Sunday, June 03, 2001

Auto Racing Insider

Busch crowd could beat Bengals' record

By Tom Groschen
The Cincinnati Enquirer

        Kentucky Speedway officials believe they will set a Greater Cincinnati sports attendance record June 16 with their NASCAR Busch race, the Outback Steakhouse 300.

        Mark Cassis, speedway vice president, said nearly 60,000 seats have been sold. Grandstand capacity is 66,089. The largest recorded crowd in Cincinnati sports history was 64,006 for the Bengals-Browns opener at new Paul Brown Stadium last September.

        Unofficially, the record was set at an Indy-style automobile race May 30, 1917, at the old Cincinnati Motor Speedway in Sharonville. There were no turnstiles that day, but the old Commercial-Tribune newspa per estimated 65,000 people attended a race that, in effect, replaced the Indianapolis 500 that year.

        The Indianapolis Motor Speedway, with its traditional 500-mile Memorial Day race, had canceled its 1917 schedule because of World War I and was using its facility as an airplane repair depot. Cincinnati Motor Speedway applied for the May 30 race date and was awarded a 250-mile race.

        The race was won by Louis Chevrolet, who had designed passenger cars before selling his patent to General Motors. The race, according to Cincinnati racing historian Tom Konop, also featured four men who were past or future winners of the Indy 500: Ralph DePalma, Tommy Milton, Dario Resta and Chevrolet's brother, Gaston.

        Today, 84 years later, the big names in the Kentucky Busch race will be Winston Cup driver Kevin Harvick and Dale Earnhardt's son Kerry. The race will be televised nationally on FX, featuring the top FOX/FX team of Mike Joy, Darrell Waltrip and Larry McReynolds.

        LOCAL AUTHOR: John Regruth, a 1988 graduate of St. Xavier High School, has published a book about Dale Earnhardt.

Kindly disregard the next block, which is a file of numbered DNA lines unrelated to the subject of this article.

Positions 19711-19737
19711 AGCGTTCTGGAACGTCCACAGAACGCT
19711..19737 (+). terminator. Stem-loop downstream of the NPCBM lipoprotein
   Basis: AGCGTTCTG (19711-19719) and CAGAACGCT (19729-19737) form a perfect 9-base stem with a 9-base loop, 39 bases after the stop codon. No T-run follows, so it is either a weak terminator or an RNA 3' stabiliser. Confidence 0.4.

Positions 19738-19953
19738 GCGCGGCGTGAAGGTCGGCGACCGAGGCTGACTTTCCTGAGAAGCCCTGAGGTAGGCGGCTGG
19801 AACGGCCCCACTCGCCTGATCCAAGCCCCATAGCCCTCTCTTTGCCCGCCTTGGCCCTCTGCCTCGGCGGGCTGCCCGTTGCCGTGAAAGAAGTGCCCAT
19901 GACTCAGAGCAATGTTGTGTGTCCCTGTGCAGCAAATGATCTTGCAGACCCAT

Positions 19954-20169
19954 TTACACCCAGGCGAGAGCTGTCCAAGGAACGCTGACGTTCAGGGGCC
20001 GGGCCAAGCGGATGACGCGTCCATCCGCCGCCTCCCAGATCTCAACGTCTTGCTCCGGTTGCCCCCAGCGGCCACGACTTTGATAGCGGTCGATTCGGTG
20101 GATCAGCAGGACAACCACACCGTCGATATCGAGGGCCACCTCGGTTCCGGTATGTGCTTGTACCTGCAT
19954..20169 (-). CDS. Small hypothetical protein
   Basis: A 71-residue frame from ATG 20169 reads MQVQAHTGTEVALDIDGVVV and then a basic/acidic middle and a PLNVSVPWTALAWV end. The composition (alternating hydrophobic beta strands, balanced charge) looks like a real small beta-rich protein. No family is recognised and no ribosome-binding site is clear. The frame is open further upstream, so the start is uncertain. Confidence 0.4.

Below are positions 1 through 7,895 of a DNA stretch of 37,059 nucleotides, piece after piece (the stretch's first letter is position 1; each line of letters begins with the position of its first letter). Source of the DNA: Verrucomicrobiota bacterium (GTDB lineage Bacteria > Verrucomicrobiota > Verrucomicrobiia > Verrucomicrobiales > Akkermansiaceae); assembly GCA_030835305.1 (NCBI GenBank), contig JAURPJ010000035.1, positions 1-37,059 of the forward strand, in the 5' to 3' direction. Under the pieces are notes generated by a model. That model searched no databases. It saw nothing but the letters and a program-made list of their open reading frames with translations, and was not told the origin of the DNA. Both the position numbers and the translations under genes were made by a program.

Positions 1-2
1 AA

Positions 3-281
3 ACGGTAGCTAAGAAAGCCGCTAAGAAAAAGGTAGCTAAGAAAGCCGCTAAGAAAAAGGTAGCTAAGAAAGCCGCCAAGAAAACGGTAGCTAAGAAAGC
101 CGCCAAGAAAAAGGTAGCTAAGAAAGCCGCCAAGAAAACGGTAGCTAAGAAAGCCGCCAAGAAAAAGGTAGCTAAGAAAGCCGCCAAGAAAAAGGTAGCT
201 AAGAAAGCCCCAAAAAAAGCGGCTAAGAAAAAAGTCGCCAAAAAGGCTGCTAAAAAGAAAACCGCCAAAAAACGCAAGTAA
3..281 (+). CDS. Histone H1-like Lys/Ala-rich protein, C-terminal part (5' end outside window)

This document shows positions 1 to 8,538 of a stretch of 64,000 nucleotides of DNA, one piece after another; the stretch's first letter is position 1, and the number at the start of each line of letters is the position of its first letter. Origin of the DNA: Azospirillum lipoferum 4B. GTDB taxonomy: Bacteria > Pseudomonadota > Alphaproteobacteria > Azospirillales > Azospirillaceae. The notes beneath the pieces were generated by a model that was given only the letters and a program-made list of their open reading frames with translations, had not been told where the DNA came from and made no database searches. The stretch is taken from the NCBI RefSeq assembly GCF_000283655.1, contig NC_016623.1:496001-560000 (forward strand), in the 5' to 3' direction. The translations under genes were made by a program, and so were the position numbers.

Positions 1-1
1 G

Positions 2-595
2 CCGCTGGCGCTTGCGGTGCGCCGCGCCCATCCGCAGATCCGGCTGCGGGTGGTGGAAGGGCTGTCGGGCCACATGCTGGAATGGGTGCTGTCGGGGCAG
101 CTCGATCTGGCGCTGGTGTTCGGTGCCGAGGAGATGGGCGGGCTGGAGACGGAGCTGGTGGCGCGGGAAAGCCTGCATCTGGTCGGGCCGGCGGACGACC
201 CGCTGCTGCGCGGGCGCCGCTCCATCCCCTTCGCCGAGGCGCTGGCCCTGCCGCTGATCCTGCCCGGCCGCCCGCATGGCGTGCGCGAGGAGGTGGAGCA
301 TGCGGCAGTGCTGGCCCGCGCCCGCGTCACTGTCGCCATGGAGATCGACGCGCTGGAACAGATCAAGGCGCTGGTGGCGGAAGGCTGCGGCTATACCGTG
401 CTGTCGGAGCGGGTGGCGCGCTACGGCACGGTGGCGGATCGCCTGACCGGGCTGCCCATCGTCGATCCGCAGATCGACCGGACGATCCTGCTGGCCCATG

Unlike some of the “in stant books” that flooded the market after Earnhardt's death in February, Regruth's project had been two years in the making.

        Regruth's book is called Dale Earnhardt: The Final Record and is available in major bookstores for $19.99. The softbound, 144-page book features many photos but also is, in Regruth's estimation, “The most complete racing bio ever on Earnhardt.”

        By that, he means racing only. It's a complete, exhaustive list of all 676 Winston Cup races Earnhardt ran, on a season-by-season, track-by-track basis.

        This is no in-depth life story, Regruth freely acknowledges.

        “I didn't know Dale Earnhardt and never met him,” Regruth said. “This is more of his racing career. I figured with a lot of insightful writing on his races, and lots of great photos, it would be a complete story of his career.”

        Regruth, a former sports writer for Indiana papers the Bloomington Herald-Times and Columbus Republic, lives in Seymour, Ind., with his wife and daughter. His book, published by Motorbooks International in Minnesota, has nearly sold out of its first printing of 9,000 copies. The publisher just ordered another printing of 10,000 copies.

        Regruth, who works as a Web site developer by day, also is working on a Jeff Gordon book.

        “It's nothing that's going to make me rich,” he said of the books. “I'm just a race fan with a computer. It's fun to do.”

        STILL GOT IT: Drag racing superstar Kenny Bernstein said recently he will retire after the 2002 season. But Bernstein, 56, can still do it. He moved into the NHRA Winston Top Fuel points lead after winning last week at Topeka, Kan.

        Bernstein was the first driver to win NHRA championships in both Funny Car and Top Fuel. He also has owned NASCAR Winston Cup and IndyCar teams.



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